An immersive exhibition dedicated to the work of Taras Shevchenko (1814-1861), a Ukrainian poet and artist considered a founding figure in the country’s cultural history, is coming to six North American cities.
Proceeds from the project, originally organized by Lighthouse Immersive, the company behind Immersive Van Gogh and Immersive Frida Kahlo, will be distributed to the Red Cross and National Bank of Ukraine Fund. Ticket buyers can choose which of the two organizations to direct their money to.
The experience first opened to the public in the port city of Odessa last year in a design managed by Lighthouse Immersive producer Valeriy Kostyuk in coordination with a team of Ukraine-based curators and consultants. Kostyuk also secured the cooperation of the National Museum of Taras Shevchenko in Kyiv, which shared images of the artist’s works for the exhibition.
“I have been moved and inspired beyond words by the stamina and resilience of the Ukrainian people at this time and am deeply grateful to the amazing Ukrainian team who partnered with me on this project, as well as ‘to the producers of Lighthouse Immersive for standing with me right now,’ Kostyuk said in a statement.
The show, which was visited in Odessa by Ukrainian President Volodymyr Zelensky, will now be shown in Toronto, Chicago, Denver, Los Angeles, San Francisco and Boston starting March 15.
Ukrainian President Volodymyr Zelensky visiting the Taras Shevchenko Immersive Experience in Odessa. Photo courtesy of Carol Fox and Associates Public Relations.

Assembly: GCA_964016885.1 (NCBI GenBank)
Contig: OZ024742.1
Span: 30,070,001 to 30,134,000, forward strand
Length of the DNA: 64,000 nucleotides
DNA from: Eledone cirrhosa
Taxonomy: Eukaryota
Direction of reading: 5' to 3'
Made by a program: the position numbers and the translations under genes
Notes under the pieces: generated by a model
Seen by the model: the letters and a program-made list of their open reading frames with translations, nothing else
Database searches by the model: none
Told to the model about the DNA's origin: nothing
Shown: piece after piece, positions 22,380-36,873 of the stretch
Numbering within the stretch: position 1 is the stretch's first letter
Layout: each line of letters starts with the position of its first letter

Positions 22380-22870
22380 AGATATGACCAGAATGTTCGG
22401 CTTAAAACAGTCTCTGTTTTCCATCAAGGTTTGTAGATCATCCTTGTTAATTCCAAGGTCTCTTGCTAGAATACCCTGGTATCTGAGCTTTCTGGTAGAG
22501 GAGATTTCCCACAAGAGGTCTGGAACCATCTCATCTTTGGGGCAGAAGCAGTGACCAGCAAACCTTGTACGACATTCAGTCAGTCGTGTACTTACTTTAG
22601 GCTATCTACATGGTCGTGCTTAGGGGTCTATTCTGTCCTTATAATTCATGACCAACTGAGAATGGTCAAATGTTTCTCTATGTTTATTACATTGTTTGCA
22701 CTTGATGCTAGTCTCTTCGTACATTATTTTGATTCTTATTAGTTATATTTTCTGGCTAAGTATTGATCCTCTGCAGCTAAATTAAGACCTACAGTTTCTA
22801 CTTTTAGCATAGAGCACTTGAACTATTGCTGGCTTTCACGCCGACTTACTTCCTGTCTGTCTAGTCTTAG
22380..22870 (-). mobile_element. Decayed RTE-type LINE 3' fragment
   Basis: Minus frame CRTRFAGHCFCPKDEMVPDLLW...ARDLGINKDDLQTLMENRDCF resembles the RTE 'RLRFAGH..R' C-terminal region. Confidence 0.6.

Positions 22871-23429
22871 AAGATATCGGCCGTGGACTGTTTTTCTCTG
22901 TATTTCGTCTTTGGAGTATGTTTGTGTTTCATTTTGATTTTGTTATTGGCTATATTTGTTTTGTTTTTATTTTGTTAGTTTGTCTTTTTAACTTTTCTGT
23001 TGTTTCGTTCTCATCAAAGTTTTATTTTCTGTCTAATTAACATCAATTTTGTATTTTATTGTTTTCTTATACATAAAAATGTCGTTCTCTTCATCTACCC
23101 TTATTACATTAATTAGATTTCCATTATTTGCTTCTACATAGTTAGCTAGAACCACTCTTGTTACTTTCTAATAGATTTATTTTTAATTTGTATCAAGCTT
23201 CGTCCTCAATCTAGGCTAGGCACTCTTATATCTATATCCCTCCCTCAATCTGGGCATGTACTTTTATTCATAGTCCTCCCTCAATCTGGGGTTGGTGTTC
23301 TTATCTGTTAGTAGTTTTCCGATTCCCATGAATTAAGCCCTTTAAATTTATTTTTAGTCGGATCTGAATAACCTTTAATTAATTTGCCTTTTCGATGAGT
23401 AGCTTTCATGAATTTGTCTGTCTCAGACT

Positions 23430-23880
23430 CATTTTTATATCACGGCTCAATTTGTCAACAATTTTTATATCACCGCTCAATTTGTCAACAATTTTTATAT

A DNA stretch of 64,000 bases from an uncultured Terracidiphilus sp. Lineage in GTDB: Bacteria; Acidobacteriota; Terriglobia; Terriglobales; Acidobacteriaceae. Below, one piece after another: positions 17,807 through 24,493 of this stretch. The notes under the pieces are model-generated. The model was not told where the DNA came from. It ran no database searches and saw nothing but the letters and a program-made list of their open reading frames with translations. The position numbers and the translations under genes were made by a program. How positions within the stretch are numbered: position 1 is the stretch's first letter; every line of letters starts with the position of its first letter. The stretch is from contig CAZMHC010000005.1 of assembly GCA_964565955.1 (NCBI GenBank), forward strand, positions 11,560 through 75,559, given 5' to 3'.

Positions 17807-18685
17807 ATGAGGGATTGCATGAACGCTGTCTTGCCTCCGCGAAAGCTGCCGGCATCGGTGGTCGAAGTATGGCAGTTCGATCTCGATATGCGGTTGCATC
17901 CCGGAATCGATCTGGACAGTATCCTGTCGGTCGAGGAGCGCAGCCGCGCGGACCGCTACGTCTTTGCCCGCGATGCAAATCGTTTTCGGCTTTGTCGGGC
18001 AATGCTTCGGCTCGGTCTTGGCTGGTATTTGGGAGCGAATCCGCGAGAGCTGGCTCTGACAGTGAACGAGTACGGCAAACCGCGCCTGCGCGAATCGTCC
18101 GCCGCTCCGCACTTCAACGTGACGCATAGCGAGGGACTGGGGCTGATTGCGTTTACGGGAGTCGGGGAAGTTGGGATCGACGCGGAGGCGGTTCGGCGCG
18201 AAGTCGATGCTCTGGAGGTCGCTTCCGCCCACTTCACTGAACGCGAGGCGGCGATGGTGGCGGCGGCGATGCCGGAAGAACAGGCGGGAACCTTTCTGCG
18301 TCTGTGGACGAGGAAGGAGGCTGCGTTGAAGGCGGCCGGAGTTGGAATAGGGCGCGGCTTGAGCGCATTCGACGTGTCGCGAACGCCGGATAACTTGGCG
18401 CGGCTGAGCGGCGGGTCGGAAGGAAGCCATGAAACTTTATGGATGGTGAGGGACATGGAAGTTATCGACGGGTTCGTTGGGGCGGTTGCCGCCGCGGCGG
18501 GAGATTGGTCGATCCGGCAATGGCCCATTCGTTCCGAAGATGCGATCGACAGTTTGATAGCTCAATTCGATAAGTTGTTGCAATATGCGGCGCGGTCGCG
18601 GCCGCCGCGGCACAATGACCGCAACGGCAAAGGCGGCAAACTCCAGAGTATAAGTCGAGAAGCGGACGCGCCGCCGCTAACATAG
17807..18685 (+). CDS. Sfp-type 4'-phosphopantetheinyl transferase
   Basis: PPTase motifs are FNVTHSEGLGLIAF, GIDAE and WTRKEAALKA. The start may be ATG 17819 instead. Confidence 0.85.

Shevchenko, who was born into serfdom, was freed in 1838 while completing his studies at the St. Petersburg Academy of Art, according to Lighthouse Immersive.
As a writer, painter and spiritual advisor, he celebrated folk art and helped define Ukrainian identity when the nation was still part of the Russian Empire (1721-1917).
Andrii Bukvych, a Ukrainian diplomat stationed in Canada, said the Shevchenko experience was an opportunity to introduce North American audiences to the culture of his native country.
“It is heartening to see the art of one of Ukraine’s most prominent cultural icons being enjoyed by audiences halfway around the world,” Bukvych said in a statement. “It’s important for the global community to know what’s at stake and what’s being attacked.”
Follow Artnet News on Facebook:
Want to stay one step ahead of the art world? Subscribe to our newsletter to receive breaking news, revealing interviews and incisive reviews that move the conversation forward.